Pipistrel cancelled plans to symbolically fly its Alpha Electro electric-powered training aircraft over the English Channel on Tuesday after Siemens, the supplier of the motor, issued a “demand not to fly over the water with their motor,” said Pipistrel CEO Ivo Boscarol in a statement (PDF). Boscarol said his company’s flight has been in the works since last October, with the company finally receiving approval from French authorities last week. Takeoff was planned for July 7 at 10 a.m. and shortly before that Siemens demanded the flight be stopped and seemed to suggest that using its motor to fly over water would violate its development contract with Pipistrel.
In a statement to AVweb (PDF), Siemens spokesman Florian Martini said Pipistrel didn’t tell Siemens it was planning the flight. Martini cites Siemens’ “safety demands” in the statement but did not directly address the question of why it ordered Pipistrel to not use its motor. The Slovenian company has developed the aircraft with the intent to certify itwith the Siemens motor and is in production.
Boscarol described the last-minute decision by Siemens “bizarre and incomprehensible.” He did, however, leave broad hints that he speculates the decision has something to do with Airbus’ plan to fly its E-fan electric airplane over the Channel on Friday, which would have made it the second electric airplane to make the crossing. Siemens is listed as a sponsor of that splashy event, which has been widely promoted by Airbus and the first such crossing of the Channel.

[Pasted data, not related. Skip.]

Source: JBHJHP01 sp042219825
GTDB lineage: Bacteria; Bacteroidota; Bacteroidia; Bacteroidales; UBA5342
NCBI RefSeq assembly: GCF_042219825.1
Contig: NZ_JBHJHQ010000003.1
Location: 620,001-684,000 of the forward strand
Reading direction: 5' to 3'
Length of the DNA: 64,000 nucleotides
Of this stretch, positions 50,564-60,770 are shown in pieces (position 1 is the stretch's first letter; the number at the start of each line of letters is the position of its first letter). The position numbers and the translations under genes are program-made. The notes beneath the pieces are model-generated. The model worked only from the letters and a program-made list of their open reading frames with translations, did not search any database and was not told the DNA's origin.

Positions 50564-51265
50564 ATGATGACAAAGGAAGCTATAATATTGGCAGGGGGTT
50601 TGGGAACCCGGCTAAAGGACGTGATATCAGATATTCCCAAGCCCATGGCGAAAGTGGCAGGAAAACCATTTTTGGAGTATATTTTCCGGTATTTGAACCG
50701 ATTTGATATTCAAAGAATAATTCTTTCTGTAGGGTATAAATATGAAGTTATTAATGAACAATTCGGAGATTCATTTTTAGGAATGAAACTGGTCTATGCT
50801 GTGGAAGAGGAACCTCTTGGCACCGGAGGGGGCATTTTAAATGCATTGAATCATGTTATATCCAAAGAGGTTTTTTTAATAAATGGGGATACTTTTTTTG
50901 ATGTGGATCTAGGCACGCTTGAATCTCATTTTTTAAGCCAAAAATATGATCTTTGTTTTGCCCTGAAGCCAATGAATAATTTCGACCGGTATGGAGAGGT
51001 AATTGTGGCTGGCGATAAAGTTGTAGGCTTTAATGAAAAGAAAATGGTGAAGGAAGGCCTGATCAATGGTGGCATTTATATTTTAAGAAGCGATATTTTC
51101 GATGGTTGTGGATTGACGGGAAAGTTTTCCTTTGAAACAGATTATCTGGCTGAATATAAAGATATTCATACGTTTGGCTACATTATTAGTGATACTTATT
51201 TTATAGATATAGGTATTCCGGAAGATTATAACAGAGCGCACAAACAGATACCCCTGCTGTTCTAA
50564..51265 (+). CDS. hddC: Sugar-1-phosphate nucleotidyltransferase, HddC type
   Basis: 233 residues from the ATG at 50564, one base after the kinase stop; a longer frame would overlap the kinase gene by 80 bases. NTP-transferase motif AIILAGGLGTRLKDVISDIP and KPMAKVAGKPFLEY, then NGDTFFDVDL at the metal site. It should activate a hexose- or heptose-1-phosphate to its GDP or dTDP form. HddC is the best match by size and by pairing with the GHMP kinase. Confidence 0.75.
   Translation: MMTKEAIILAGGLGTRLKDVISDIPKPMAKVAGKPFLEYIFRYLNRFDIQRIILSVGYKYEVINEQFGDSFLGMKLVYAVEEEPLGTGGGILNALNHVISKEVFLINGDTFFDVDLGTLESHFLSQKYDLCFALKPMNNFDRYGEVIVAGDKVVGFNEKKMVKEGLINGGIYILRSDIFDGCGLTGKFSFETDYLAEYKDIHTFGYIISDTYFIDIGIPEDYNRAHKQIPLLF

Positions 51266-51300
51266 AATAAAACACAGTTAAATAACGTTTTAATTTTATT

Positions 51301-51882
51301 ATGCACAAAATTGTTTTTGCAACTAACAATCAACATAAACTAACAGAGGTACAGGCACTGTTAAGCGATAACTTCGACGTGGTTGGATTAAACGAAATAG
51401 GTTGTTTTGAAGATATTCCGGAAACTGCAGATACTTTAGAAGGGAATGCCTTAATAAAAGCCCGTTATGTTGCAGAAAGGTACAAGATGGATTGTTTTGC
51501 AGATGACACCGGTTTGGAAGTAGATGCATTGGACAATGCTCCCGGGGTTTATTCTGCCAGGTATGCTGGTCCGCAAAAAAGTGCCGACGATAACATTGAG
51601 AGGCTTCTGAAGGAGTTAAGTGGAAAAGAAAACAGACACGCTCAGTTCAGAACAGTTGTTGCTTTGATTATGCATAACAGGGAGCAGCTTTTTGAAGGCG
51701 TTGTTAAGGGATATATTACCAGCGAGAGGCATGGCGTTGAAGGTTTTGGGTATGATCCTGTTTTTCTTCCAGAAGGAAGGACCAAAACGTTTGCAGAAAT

Siemens does not supply the motors for the E-fan but it does supply a lot of electrical components to Airbus. Boscarol hinted that he believed there was some connection there. “Unfortunately it was once again the interest of the capital that prevailed, and we lost the competition on the account of fair play — we could of course still perform the flight in the next three days, but we respect Siemens and their demand not to fly over the water with their motor,” he said. He also congratulated Airbus in advance for the scheduled Friday flight.
Airbus spokeswoman Christine Manderscheid didn’t directly address the question of whether it pressured Siemens to pull its support for the Pipistrel flight but instead chided Pipistrel for a perceived lack of preparation for the flight, the approval of the French authorities notwithstanding (PDF). She said that while Airbus didn’t know the specifics of Pipistrel’s flight, she was unaware of any other company that had taken the precautions Airbus is undertaking for its flight on Friday, including chase aircraft, air traffic control coordination and rescue boats. “There is no comparable status known for any other player. We are not aware of the test status and the agreements between Siemens and Pipistrel. But no serious player in aviation compromises on safety,” Airbus tweeted on Tuesday.
AVweb’s Paul Bertorelli recently flew the Alpha Electro and prepared this video report.